by Jon Styf
U.S. Rep. Tim Burchett is concerned about the cost to Tennesseans if the federal $1.2 trillion infrastructure bill and $3.5 trillion reconciliation bill are voted on and passed next week.
Burchett, R-Tenn., who represents the 2nd Congressional District in east Tennessee surrounding Knoxville, won’t be voting for the bill, as four other Tennessee congressmen told The Center Square this week.
Burchett is worried about the tax implications, with corporate taxes rising to 31.3% and federal capital gains taxes rising to 31.8% before many states tax those same capital gains. Tennessee does not have personal or capital gains taxes.
Burchett believes corporate taxes really tax those who have stock in a corporation and hurts their retirements. A study from the University of Pennsylvania’s Penn Wharton business school said the $3.5 trillion spending plan would lead to an economic decline.
“If you want to cripple real estate, that’s what you do,” Burchett said Friday. “That’s higher than what they pay in China, of all places.
“When they say they are going to tax the rich, there’s a reason that rich people are rich. They’re just going to pass it down to us. They will continue to pass it down to us in the form of inflation, and it will just raise the cost of everything for us.”
When the infrastructure bill passed the Senate last month, it was touted by Democrats as a plan for much-needed infrastructure improvements throughout the country.
“It’s been a long and winding road but we have persisted and now we have arrived. There were many logs in our path, detours along the way, but the American people will now see the most robust injection of funds into infrastructure in decades,” Senate Majority Leader Chuck Schumer, D-N.Y., said on the Senate floor before the vote.
The U.S. Chamber of Commerce has opposed the bill, and a group of Democratic House members have said it will vote for the infrastructure bill only if the $3.5 trillion Build Back Better Act passes first.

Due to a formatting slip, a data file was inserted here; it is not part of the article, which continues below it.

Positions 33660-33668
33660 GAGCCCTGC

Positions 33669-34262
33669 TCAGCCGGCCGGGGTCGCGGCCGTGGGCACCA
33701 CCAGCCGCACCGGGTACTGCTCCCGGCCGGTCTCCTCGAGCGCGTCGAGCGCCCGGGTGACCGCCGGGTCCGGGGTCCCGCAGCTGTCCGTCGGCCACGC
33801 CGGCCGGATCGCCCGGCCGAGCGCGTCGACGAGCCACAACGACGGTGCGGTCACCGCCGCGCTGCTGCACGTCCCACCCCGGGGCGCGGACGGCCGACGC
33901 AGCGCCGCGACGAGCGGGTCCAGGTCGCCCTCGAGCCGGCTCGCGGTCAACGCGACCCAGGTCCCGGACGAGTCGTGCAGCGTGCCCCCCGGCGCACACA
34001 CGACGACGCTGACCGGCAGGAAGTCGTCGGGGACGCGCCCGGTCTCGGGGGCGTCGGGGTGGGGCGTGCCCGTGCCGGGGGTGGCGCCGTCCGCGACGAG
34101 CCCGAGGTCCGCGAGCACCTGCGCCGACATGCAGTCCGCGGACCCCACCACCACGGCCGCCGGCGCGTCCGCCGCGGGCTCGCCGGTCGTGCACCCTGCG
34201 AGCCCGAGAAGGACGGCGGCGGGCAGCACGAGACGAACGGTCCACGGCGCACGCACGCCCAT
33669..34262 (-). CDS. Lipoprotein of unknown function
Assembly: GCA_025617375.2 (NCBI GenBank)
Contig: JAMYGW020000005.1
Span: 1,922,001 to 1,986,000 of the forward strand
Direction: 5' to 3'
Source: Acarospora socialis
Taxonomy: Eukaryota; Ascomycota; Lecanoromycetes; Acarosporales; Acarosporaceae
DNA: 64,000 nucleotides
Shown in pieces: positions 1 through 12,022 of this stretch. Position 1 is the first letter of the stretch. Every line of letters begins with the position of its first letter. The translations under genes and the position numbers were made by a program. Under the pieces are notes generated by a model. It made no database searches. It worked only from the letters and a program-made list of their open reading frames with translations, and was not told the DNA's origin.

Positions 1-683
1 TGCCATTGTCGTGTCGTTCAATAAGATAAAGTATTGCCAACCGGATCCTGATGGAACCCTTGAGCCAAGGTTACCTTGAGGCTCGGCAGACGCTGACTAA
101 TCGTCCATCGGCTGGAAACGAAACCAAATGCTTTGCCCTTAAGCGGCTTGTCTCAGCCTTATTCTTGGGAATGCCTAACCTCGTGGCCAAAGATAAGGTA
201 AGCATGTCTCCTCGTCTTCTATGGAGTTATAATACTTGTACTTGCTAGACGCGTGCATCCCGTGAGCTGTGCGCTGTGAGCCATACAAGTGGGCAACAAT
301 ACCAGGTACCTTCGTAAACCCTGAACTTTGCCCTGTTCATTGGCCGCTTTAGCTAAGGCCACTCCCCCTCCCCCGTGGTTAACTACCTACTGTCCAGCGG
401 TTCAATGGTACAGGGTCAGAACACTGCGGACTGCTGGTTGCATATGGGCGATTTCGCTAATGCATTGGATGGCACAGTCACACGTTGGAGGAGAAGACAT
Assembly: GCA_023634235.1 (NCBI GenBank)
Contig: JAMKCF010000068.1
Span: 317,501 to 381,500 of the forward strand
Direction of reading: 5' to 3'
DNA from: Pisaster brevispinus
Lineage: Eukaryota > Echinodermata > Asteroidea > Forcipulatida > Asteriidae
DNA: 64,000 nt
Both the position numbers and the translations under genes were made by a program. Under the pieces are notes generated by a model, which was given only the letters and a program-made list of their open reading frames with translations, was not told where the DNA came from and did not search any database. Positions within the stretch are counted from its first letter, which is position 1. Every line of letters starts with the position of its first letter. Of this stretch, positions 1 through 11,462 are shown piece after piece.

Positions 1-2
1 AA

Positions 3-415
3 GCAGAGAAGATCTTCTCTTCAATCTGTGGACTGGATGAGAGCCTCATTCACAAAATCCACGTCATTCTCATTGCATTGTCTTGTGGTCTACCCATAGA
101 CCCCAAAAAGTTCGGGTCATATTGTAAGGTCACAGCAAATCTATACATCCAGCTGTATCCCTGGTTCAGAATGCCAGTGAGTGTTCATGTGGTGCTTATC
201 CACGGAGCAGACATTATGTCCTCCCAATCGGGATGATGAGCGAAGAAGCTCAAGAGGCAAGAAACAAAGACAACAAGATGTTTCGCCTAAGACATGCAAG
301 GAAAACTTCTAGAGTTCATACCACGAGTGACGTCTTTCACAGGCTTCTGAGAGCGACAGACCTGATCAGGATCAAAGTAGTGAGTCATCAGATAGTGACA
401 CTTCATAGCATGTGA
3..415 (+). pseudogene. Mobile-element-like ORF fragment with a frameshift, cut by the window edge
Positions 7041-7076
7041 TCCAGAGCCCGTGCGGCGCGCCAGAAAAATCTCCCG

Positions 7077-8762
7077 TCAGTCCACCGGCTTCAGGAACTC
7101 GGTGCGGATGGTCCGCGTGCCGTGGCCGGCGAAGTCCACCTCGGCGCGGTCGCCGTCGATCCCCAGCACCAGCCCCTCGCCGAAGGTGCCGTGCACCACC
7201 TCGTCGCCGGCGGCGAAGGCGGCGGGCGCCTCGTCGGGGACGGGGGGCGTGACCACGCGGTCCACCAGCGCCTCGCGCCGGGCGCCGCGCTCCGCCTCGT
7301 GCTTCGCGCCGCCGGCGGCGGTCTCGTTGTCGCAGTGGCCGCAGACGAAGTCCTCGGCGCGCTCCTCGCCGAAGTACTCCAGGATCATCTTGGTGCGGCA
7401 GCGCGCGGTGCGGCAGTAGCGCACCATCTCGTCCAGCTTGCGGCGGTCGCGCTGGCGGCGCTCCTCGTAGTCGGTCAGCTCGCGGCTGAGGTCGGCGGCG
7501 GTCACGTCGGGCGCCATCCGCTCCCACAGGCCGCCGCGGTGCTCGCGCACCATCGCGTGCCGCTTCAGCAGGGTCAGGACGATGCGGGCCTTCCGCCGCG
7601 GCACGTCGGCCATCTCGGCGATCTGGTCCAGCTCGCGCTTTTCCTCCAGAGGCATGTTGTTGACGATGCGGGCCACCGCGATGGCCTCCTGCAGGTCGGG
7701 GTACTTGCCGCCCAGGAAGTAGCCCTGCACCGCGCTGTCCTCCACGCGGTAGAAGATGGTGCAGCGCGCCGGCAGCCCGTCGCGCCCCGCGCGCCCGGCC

Burchett said he wishes the federal government operated more like Tennessee, with a balanced budget and caption bills, which authorize spending for specific items without any add-ons.
It’s the “pork” that bothers Burchett with the infrastructure bill as $550 million is targeted toward hard infrastructure Burchett would support, such as roads, bridges, dams and drains.
“There’s $256 billion that’s going to add to the debt,” Burchett said of the Congressional Budget Office’s estimate. “At this pace, what does that even matter anymore? It matters to people like me. It matters to people in Tennessee.”
Burchett singled out the $7.5 billion earmarked for electric vehicle charging stations along highways, saying that type of subsidy is competing against private businesses such as Tesla and would create a convenient opportunity for “murderers and thieves” to prowl at the charging stations late at night.
“A lot of this stuff doesn’t even have to do with traditional infrastructure,” Burchett said.
Burchett said it feels like Democrats, led by House Speaker Nancy Pelosi, know they are on the way out and are trying to make a deal before they get hurt by this spending in mid-term elections.
“I just think they’re out of touch, this leadership, the Democratic leadership,” Burchett said. “They’re sacrificing a lot of their moderate members and they are facing them to take these tough votes that they really shouldn’t have to do. It’s short-sighted on their part, but I think it goes deeper than that. Pelosi knows she’s on the way out and she’s got to cut a deal and this is her legacy in some liberal utopia.”
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